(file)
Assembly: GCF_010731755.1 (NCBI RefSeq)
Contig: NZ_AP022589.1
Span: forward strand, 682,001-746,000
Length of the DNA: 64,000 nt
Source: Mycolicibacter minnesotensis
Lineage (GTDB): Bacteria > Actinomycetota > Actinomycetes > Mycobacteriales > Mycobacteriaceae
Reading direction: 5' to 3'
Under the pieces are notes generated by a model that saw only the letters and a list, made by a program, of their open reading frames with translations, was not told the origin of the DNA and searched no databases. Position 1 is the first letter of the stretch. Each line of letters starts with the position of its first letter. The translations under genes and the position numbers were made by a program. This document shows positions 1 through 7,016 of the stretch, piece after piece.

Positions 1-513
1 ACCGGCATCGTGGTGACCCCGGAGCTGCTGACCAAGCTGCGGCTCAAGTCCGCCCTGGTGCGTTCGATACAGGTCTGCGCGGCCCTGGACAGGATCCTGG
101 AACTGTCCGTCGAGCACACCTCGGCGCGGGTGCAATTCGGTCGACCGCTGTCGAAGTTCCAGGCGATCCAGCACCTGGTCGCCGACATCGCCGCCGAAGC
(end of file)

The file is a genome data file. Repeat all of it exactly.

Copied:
Assembly: GCF_010731755.1 (NCBI RefSeq)
Contig: NZ_AP022589.1
Span: forward strand, 682,001-746,000
Length of the DNA: 64,000 nt
Source: Mycolicibacter minnesotensis
Lineage (GTDB): Bacteria > Actinomycetota > Actinomycetes > Mycobacteriales > Mycobacteriaceae
Reading direction: 5' to 3'
Under the pieces are notes generated by a model that saw only the letters and a list, made by a program, of their open reading frames with translations, was not told the origin of the DNA and searched no databases. Position 1 is the first letter of the stretch. Each line of letters starts with the position of its first letter. The translations under genes and the position numbers were made by a program. This document shows positions 1 through 7,016 of the stretch, piece after piece.

Positions 1-513
1 ACCGGCATCGTGGTGACCCCGGAGCTGCTGACCAAGCTGCGGCTCAAGTCCGCCCTGGTGCGTTCGATACAGGTCTGCGCGGCCCTGGACAGGATCCTGG
101 AACTGTCCGTCGAGCACACCTCGGCGCGGGTGCAATTCGGTCGACCGCTGTCGAAGTTCCAGGCGATCCAGCACCTGGTCGCCGACATCGCCGCCGAAGC